Verhasselt: It’s all about the apps

Heath Verhasselt

Xbox vs. PS3, PC vs. Mac, Chrome Vs. Firefox, rivalries and fanboyism are rampant in the world of technology and other consumer products. Why is yours better? “Because it just works.” Or “At least Xbox Live didn’t go down for close to a month.” Or maybe there’s some hard data to back it up, such as processor speed, market share or pricing. The list goes on and the excuses go on.

However, the further these products develop, the more they become alike, and the fewer differences there are. OS X Lion vs. Windows 7, they’re both easy to use. Chrome vs. Firefox, they’re both really fast. The few things that still separate these products is incremental innovations and the applications that run on these platforms. I want to talk about an emerging rivalry that has already set up two different camps with different ideas about which product is better or what can be done with your device, and I’m referring to Google Android vs. Apple iOS.

As hardware becomes more and more similar, dual core smartphones with amazing displays becoming more commonplace, it becomes increasingly hard to distinguish between which phone or OS to go with. I’ve even told friends to buy Windows Phone 7 phones just because they felt it worked better for them. And as Google launches its fourth iteration of the Android operating system, titled “Ice Cream Sandwich,” the look and feel of Android has finally caught up with, if it hasn’t raised the bar compared to iOS. The aesthetics of the two operating systems seem to be coming closer together as far as what looks and works the best, leaving the only separating factor to be apps.

Apps are what make or break these phones. As developers launch hundreds of new apps each day on these phones’ respective App Stores, there’s a certain quality to iOS apps that Android has yet to catch up with. This probably has something to do with the specific aesthetic requirements that Apple has enforced on its developers. With the launch of Ice Cream Sandwich, this is something Google is adopting, but it will take time.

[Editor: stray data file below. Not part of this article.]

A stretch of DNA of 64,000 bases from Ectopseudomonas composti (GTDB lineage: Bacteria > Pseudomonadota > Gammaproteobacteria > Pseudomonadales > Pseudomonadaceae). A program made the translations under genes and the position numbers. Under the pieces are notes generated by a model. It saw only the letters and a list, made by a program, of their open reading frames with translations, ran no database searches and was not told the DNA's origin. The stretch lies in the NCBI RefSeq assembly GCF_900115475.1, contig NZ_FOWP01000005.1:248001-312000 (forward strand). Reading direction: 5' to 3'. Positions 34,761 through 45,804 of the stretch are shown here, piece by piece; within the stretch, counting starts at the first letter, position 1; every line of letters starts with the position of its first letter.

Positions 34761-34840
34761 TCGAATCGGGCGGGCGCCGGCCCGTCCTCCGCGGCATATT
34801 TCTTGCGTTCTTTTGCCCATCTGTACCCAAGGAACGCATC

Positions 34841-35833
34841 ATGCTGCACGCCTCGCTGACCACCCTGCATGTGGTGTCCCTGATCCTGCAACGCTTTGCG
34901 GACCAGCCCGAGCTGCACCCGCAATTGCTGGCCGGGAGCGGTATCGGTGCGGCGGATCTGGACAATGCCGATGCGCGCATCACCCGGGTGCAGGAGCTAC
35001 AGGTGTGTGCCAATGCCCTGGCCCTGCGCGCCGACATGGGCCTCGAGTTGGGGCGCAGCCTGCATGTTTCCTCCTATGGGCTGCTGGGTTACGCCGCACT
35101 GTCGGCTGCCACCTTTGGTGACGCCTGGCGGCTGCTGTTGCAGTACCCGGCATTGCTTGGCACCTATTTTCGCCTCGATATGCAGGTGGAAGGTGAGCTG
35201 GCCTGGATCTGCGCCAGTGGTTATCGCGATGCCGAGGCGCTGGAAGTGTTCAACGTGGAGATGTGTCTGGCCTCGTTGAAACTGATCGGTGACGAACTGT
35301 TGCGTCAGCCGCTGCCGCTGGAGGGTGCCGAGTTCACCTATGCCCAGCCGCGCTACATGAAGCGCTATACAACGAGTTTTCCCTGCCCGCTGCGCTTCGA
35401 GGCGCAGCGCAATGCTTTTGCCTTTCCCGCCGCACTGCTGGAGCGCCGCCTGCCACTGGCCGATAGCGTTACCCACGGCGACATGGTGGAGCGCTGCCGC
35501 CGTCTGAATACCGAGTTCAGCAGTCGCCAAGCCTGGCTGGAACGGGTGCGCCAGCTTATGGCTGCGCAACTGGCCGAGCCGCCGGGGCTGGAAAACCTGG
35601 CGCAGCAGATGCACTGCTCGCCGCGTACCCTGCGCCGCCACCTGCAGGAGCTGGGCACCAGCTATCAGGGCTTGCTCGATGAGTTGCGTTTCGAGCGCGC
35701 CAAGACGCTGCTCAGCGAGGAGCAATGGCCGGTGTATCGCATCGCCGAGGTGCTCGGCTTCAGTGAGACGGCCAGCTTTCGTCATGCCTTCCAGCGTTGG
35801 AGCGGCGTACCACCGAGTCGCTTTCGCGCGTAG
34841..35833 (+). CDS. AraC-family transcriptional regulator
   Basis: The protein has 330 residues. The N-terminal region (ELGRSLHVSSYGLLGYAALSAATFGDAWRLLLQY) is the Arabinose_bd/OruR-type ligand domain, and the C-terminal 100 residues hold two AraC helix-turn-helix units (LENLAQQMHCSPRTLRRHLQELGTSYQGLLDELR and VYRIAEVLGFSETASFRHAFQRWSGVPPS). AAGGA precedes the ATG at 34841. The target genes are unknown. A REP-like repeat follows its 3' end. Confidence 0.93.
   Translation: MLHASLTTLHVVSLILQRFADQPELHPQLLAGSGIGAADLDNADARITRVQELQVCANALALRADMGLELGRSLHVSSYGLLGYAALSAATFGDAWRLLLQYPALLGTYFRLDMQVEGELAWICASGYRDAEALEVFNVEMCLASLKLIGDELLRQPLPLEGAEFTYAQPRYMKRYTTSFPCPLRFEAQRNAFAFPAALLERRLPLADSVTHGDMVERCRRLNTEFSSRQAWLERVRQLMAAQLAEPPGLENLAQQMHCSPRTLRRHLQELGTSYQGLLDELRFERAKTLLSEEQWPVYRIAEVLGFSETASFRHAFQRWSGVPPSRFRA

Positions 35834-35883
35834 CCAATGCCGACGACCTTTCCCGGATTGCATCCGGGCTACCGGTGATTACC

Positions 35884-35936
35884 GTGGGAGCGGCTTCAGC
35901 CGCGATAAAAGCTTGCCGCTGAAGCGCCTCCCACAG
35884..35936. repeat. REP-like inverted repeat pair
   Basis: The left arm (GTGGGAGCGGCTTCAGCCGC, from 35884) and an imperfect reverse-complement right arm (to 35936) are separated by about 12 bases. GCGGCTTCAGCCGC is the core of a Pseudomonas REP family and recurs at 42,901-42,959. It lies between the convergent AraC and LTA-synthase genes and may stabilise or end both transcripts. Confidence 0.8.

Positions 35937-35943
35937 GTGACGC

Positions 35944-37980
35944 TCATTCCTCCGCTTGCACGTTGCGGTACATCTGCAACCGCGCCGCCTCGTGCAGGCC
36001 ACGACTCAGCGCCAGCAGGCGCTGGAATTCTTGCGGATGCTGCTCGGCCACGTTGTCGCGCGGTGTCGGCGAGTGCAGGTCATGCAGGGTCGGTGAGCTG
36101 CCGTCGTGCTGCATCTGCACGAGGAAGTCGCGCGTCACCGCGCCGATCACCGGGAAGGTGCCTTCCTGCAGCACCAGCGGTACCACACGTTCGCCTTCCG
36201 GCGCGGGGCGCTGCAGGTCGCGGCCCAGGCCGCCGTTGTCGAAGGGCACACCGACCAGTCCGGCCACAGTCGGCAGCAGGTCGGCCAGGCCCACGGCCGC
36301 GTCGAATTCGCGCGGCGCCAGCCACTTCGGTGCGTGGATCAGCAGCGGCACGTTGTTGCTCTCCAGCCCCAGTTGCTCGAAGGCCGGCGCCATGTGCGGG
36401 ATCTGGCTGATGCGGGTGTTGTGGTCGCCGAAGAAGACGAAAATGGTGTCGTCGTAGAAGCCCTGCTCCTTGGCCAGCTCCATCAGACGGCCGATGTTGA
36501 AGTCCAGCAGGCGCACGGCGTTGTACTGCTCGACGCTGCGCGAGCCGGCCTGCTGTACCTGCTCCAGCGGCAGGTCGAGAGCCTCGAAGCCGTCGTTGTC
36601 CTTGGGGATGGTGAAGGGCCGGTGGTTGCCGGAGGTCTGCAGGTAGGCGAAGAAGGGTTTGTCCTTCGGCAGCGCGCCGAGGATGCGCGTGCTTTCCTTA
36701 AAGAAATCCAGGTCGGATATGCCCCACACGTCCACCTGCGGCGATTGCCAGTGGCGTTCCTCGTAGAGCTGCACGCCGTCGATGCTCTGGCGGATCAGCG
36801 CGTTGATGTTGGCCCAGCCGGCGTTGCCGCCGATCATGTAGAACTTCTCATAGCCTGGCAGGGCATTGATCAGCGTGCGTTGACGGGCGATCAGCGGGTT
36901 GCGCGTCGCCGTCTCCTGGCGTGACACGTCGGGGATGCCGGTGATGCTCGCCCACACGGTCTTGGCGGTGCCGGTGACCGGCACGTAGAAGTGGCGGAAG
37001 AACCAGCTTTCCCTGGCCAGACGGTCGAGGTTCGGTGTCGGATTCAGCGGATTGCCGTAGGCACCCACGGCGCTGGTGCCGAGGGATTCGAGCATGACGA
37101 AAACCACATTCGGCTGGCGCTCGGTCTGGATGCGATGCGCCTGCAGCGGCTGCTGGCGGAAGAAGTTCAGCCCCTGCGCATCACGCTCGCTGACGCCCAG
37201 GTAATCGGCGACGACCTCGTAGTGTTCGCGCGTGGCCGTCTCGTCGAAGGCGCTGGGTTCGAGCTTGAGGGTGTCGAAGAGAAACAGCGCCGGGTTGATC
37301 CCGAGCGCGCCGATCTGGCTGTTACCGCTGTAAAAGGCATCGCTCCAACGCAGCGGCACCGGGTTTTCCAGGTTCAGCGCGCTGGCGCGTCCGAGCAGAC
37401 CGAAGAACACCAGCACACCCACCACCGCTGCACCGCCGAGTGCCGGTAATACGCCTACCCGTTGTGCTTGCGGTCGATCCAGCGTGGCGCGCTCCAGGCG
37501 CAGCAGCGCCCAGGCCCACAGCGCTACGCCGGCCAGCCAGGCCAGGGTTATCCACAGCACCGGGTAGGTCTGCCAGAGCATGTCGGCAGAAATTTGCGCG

As of now, however, Apple has or has had the best apps. Now, of course, they cost more money, but they’re there. Infinity Blade or Epic Citadel for example, some of the best graphics intense games available on a mobile device are exclusive to the iOS App Store. Most of the great games, now on both platforms — We Rule, Angry Birds, Words with Friends  — all started on iOS.

But as time goes on, with more free apps, an easier application approval process and an increasingly large developer base, Android is catching up and it’s catching up fast. In the coming months, the innovation in terms of mobile apps and games will be unimaginable, unthinkable. New social media, productivity apps, location-based apps that go beyond our current method of thinking. I think if 2011 was the year of the smartphone, 2012 will be the year of the app.

And as I sit here browsing the Android Market for recently released apps to try, I can only say, I can’t wait for what’s to come.